The Ice Spire

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Jun 192014

My latest piece of music is a long ambient piece that was inspired by a prompt at the Naviar Haiku project. They provide a weekly prompt of a haiku, set within a suitably atmospheric photograph, to which various musicians create music. Of these, a small selection of tracks are picked to form an album-length collection of music representing a set of Haikus. The piece I created, “The Ice Spire”, has just been included on the latest release from Naviar Records (the third compilation from the project so far). Please have a listen below as you read on!

The track is a slowly evolving piece that was written with the idea of walking through a snow-bound landscape and coming across an ‘ice spire’, which I think comes across quite well in the music. I took a new approach for this, first of all recording two sets of long notes using the EBow on my bouzouki. The EBow doesn’t always affect both of the strings in the set (the bouzouki has four sets of strings, the lower two of which are octaves apart) in the same way, so the note sometimes fades in and out between octaves over time. These two tracks were then fed through the iVCS3 iPad synthesiser, which is a software recreation of the legendary ‘Putney’ synth, full of really wonderful sound-mangling facilities. Both tracks were ‘played’ through the synth, interacting with the synth’s own oscillators, travelling through a fairly complex signal path that I was able to control as the sound evolved.

With these two electronically manipulated tracks as the starting point, I then added some sparse melodic lines to the piece, still sticking to just the bouzouki. You can hear strings beyond the bridge being tapped with a small wooden mallet to provide percussive effects as well as various harmonics, some use of a metal ‘bottleneck’ and a gentle traditional melody line, played with plectrum within the normal fretboard area. Considering that every sound you can hear in this piece comes from a single acoustic instrument, albeit one that is well and truly put through the electronic grinder, it has produced a pleasingly full result.

The whole album is available as a ‘pay what you like’ basis, through the Bandcamp player above. It will appear on my next instrumental album too, but I hope you enjoy the advance listen, as well as the other pieces on this album and the other from the Naviar project.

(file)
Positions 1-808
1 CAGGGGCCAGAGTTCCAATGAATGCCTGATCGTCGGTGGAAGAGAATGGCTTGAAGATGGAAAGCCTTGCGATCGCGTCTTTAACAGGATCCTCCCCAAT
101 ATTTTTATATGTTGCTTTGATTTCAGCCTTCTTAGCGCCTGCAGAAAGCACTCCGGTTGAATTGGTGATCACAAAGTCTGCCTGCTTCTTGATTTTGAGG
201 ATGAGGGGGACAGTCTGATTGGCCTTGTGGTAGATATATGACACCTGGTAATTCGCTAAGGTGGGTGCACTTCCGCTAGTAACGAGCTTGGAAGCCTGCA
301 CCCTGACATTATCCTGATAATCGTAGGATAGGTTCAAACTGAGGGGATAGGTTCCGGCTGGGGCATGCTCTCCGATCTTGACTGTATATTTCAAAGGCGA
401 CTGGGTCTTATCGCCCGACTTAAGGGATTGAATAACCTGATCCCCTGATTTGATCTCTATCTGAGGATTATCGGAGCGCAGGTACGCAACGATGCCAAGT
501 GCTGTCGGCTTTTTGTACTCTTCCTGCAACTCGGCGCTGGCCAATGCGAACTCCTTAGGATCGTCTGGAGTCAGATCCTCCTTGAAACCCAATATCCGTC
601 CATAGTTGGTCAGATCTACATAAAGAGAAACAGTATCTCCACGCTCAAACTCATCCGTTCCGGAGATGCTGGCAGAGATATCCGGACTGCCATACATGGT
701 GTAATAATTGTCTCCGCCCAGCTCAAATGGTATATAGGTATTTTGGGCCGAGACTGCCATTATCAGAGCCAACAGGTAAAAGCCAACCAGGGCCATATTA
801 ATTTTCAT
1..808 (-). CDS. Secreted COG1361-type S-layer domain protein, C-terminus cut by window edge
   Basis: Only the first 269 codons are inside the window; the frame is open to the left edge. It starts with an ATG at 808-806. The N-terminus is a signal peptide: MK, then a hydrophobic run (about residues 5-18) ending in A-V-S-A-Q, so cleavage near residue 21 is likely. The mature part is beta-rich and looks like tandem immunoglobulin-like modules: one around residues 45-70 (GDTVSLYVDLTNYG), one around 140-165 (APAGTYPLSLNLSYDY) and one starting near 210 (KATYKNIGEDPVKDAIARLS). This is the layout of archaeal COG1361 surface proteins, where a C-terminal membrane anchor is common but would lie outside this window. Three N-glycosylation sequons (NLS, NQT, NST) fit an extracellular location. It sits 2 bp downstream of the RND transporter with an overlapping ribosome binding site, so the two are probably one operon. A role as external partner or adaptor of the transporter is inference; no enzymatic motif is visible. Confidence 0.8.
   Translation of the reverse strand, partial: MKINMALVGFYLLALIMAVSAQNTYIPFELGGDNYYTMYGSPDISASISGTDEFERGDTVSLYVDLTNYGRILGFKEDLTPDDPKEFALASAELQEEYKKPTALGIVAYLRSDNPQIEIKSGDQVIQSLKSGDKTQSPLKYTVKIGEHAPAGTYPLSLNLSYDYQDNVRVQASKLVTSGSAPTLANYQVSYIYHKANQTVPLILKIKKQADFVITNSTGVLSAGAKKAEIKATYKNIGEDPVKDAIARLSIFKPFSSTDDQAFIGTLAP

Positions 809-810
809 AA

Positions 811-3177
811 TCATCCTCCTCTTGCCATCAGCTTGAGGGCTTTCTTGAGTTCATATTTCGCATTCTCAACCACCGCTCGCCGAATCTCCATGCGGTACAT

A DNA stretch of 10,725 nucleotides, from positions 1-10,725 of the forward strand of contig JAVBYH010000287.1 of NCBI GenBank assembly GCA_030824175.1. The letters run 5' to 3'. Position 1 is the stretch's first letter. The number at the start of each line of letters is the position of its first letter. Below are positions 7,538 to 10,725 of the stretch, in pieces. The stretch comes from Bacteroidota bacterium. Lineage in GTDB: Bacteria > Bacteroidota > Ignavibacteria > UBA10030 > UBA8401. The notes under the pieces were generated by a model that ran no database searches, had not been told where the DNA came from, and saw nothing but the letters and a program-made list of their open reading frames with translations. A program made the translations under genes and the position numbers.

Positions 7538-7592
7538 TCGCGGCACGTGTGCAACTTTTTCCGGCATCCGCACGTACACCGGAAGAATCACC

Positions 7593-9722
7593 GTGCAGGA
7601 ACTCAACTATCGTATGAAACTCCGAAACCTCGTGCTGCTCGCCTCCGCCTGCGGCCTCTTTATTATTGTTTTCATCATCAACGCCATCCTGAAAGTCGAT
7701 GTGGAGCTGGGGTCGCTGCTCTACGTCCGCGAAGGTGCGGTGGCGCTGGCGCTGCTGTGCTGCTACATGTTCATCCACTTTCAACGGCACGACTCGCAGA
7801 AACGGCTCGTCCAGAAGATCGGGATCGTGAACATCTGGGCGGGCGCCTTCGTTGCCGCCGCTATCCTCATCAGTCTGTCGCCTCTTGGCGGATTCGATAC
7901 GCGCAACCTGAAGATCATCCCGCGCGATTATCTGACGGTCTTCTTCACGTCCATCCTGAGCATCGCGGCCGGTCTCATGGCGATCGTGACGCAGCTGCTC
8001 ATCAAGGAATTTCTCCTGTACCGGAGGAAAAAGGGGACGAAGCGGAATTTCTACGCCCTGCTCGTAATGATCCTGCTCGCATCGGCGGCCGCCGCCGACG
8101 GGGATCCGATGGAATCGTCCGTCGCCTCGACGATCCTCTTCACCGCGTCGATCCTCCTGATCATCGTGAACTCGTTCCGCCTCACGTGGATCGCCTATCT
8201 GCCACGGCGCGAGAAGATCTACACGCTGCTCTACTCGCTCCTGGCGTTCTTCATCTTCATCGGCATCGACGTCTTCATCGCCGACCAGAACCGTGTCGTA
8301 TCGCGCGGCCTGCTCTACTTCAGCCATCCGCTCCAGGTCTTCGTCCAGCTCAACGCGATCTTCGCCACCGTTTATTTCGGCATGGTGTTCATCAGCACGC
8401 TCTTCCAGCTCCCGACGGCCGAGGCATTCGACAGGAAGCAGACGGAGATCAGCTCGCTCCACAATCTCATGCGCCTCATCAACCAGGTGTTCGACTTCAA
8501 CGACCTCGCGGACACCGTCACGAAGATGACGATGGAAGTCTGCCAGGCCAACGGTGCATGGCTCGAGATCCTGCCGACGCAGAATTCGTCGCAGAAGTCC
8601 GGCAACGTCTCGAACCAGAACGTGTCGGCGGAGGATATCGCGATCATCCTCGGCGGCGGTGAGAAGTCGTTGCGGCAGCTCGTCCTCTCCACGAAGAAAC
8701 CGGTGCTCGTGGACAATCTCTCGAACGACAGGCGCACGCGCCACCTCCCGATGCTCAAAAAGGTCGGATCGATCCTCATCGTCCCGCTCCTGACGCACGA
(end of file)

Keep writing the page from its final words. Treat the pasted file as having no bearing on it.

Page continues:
Mar 272014

It’s SpinTunes time again and though I have not joined in as a competitor, I did offer up my services to the Boffo Yux Dudes, who have an ongoing tradition of carpet-bombing the last round of SpinTunes with ‘shadow’ songs (i.e. not official competitors, but meeting the requirements of the challenge). This time around I wanted to gain some more experience with my new bouzouki, so you’ll find its unique sound on two songs from the shadows. The first of these tracks started life as a set of lyrics from Scott Mercer (of the Dudes), brought to life on keyboard & vocals by Dave Leigh (of Dr. Lindyke) and embellished by my 8-strings (starting with a short instrumental section before accompanying the vocal).

The second track is a slick country-rock song by the Dudes, in which I sneak in a very short instrumental break about halfway through:

As I was pulling this post together, it occurred to me that that this is not the first time I’ve done this. Back in SpinTunes 5 I did something similar in the final round, that time adding improvised bass and guitar to a laid-back jazzy piece by Denise Hudson. The lyrics take the form of a spoken word recitation over the top of the music, seeming a bit out of place with the tone of the backing and yet at the same time oddly apt.

On the subject of guests, Katharina and I recently also appeared as guests on The Way of the Buffalo podcast, discussing Every Photo Tells… as well as Obscurities and other subjects. The podcast is well worth a listen and the host, Hugh J. O’Donnell has managed to pull together quite a list of interesting guests over the weeks.